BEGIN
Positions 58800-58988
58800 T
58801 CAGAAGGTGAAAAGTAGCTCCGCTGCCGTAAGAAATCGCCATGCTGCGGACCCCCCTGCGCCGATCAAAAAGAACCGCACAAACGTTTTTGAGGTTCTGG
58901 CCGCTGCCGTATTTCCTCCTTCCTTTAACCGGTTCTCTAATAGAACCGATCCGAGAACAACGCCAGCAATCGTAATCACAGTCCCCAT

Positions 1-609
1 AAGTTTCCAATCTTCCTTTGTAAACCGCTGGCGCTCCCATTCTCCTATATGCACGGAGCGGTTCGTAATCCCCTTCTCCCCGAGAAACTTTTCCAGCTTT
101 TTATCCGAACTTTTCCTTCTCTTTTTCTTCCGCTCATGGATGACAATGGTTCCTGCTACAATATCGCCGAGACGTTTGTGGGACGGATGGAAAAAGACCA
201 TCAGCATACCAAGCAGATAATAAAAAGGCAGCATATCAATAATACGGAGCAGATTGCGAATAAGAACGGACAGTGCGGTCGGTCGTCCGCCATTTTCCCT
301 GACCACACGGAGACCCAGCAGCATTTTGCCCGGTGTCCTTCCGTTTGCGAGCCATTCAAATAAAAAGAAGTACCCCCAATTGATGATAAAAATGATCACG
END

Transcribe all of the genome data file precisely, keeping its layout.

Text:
Positions 58800-58988
58800 T
58801 CAGAAGGTGAAAAGTAGCTCCGCTGCCGTAAGAAATCGCCATGCTGCGGACCCCCCTGCGCCGATCAAAAAGAACCGCACAAACGTTTTTGAGGTTCTGG
58901 CCGCTGCCGTATTTCCTCCTTCCTTTAACCGGTTCTCTAATAGAACCGATCCGAGAACAACGCCAGCAATCGTAATCACAGTCCCCAT

Positions 1-609
1 AAGTTTCCAATCTTCCTTTGTAAACCGCTGGCGCTCCCATTCTCCTATATGCACGGAGCGGTTCGTAATCCCCTTCTCCCCGAGAAACTTTTCCAGCTTT
101 TTATCCGAACTTTTCCTTCTCTTTTTCTTCCGCTCATGGATGACAATGGTTCCTGCTACAATATCGCCGAGACGTTTGTGGGACGGATGGAAAAAGACCA
201 TCAGCATACCAAGCAGATAATAAAAAGGCAGCATATCAATAATACGGAGCAGATTGCGAATAAGAACGGACAGTGCGGTCGGTCGTCCGCCATTTTCCCT
301 GACCACACGGAGACCCAGCAGCATTTTGCCCGGTGTCCTTCCGTTTGCGAGCCATTCAAATAAAAAGAAGTACCCCCAATTGATGATAAAAATGATCACG